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Vector Calculus


Date: 02/10/99 at 07:42:48
From: D. Denduyver
Subject: Vector Calculus

Can you help me and my son prove the following identity:

a . (grad(a . v) - curl (v x a)) = div v,

where a = constant unit vector
      . = scalar product
      x = vector product
      v = vector

We've found that:

 a . curl (v x a) = a .(( a . V) v - a (V . v)) = a. (a . V)v - V . v

but a . (grad(a . v)) - a . (a . V)v + V . v is not equal to V . v

with V = del or nabla operator.

Can you also give us a title of a textbook where we can find the proof 
of de (p,r) equation of an ellipse with (p, r) = pedal coordinates?

Thank you very much,

Dany Denduyver


Date: 02/10/99 at 09:51:12
From: Doctor Mitteldorf
Subject: Re: Vector Calculus

My general approach for vector calculus identities is to write them 
out as coordinates, using the Einstein summation convention. So A.B 
becomes AiBi and V x F becomes EijkVjFk. For the cross product, use 
epsilon-ijk, which I've written Eijk. 

E123 = E312 = E231 = 1 and E321 = E213 = E132 = -1, and all their 
combinations, like E112 and E333, are zero.

The particular identity you're working with is really much easier than 
it looks, because a is a unit vector.  You can take a to be the unit 
vector in the 3 direction, which I'll call z, without loss of 
generality.

a.v = v3, and (a.V) is just V3 (Notation:  I'm using V for del and V3 
means "del sub 3", the derivative in the z direction.)
 
So a . grad(a . v) = V3(v3), i.e., the derivative in the z direction 
of the z component of v.

Now for the second term: (v x a) has a component in the 1 direction 
equal to v2, and its component in the 2 direction is -v1.

We need the 3 component of the curl of this (because we're taking the 
dot product of the curl with a). This is V1 (v x a)2 - V2 (vxa)1, or, 
using the above, -V1(v1) - V2(v2).

So, collecting all terms, we have V3(v3) + V1(v1) + V2(v2), which is 
indeed the divergence of v. 

I learned vector calculus years ago from E. M. Purcell, _Electricity 
and Magnetism_, Vol. II of the Berkeley Physics Course.

I'm not familiar with pedal coordinates, so I'm leaving this message 
up where another doctor might be able to direct you to an appropriate 
reference.

- Doctor Mitteldorf, The Math Forum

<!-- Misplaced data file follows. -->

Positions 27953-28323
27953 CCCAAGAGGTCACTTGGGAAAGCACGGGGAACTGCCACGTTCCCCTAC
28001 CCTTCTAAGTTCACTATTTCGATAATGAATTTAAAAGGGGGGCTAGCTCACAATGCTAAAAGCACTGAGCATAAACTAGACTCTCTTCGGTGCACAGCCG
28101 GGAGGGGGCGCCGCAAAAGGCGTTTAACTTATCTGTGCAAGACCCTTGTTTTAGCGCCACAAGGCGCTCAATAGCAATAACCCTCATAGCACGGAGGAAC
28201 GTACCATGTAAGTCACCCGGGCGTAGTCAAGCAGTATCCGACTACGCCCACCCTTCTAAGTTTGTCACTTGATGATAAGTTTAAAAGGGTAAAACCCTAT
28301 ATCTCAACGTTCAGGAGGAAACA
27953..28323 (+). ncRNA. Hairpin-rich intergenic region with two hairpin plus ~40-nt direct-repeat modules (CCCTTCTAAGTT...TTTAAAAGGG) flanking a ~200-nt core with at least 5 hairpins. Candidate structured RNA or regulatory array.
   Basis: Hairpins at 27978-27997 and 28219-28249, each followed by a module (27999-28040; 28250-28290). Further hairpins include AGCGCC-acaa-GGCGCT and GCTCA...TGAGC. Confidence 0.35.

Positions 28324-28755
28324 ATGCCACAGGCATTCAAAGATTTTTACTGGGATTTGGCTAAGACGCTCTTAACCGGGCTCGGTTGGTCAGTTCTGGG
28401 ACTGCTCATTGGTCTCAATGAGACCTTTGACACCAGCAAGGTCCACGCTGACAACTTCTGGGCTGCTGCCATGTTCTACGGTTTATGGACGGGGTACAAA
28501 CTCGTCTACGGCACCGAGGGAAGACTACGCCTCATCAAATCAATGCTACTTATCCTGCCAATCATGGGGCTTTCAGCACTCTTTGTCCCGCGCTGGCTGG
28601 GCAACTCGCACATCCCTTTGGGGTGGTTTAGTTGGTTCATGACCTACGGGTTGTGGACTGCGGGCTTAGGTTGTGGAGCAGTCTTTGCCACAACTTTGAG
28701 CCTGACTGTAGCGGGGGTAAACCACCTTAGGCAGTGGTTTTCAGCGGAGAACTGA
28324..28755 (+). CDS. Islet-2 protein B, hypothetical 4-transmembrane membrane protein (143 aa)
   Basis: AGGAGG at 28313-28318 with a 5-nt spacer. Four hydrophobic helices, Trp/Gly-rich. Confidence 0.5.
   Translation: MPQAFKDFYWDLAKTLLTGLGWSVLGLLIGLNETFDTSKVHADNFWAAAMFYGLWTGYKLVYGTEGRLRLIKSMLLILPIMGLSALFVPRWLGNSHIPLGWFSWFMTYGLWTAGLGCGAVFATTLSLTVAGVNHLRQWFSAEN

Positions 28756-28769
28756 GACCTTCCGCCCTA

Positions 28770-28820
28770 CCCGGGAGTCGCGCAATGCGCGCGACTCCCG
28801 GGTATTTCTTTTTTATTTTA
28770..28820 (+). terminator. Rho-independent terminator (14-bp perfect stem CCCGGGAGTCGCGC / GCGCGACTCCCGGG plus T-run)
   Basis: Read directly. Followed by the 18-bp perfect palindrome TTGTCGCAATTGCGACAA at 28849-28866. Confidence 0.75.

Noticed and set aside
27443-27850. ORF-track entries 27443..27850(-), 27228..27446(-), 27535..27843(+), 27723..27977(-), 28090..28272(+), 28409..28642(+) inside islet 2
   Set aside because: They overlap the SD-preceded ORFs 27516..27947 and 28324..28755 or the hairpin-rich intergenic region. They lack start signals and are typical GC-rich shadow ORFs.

http://mathforum.org/dr.math/   


Date: 02/10/99 at 18:29:22
From: Doctor Anthony
Subject: Re: Vector Calculus

I believe you have had a reply on the first question so will confine 
my remarks to the pedal equation of the ellipse.

If phi = angle between the tangent at a point on the curve and the 
radius vector to that point (polar coordinates) then a simple diagram 
shows

  tan(phi) = r.d(theta)/dr

  sin(phi) = r.d(theta)/ds

  cos(phi) = dr/ds

If p = perpendicular from the origin to the tangent then

     p = r.sin(phi)

To express p in terms of r we can write

  1/p^2 = 1/r^2 cosec^2(phi) = (1/r^2)[1 + cot^2(phi)]

        = (1/r^2)[1 + (1/r^2)(dr/d(theta))^2]

  1/p^2 = 1/r^2 + (1/r^2)[dr/d(theta)]^2   .........(1)

By eliminating theta between this equation and the polar equation of 
the curve we get the equation between p and r, the pedal equation.

Example: Consider the conic with the given equation.

For the curve  2a/r = 1 - cos(theta)  find the (p,r) equation.

Differentiating  -2a/r^2 [dr/d(theta)] = sin(theta)

     So,  r.d(theta)/dr = -2a/(r.sin(theta))  
and from eqn. of curve, 
                         = -(1 - cos(theta))/sin(theta)
and so, 
  
tan(phi) = -2sin^(theta/2)/[2sin(theta/2).cos(theta/2)]

tan(phi) = -tan(theta/2)  = tan(pi-theta/2)

and                   phi = pi - theta/2

Then,

p = r.sin(phi) 
  = r.sin(theta/2)

and from eqn. of curve

  =  2a.sin(theta/2)/[1-cos(theta)]

  =  2a.sin(theta/2)/[2.sin^2(theta/2)]

  =  a/sin(theta/2)

  =  a.cosec(theta/2)

      p^2 = a^2.cosec^2(theta/2)  ..............(2)

but,

r = 2a/(1-cos(theta)) = a/sin^2(theta/2)

 therefore,   cosec^2(theta/2) = r/a

and from (2),     p^2 = a^2.r/a

                  p^2 = a.r        

which is the pedal equation of the conic.

- Doctor Anthony, The Math Forum
  http://mathforum.org/dr.math/   
    
Associated Topics:
High School Calculus

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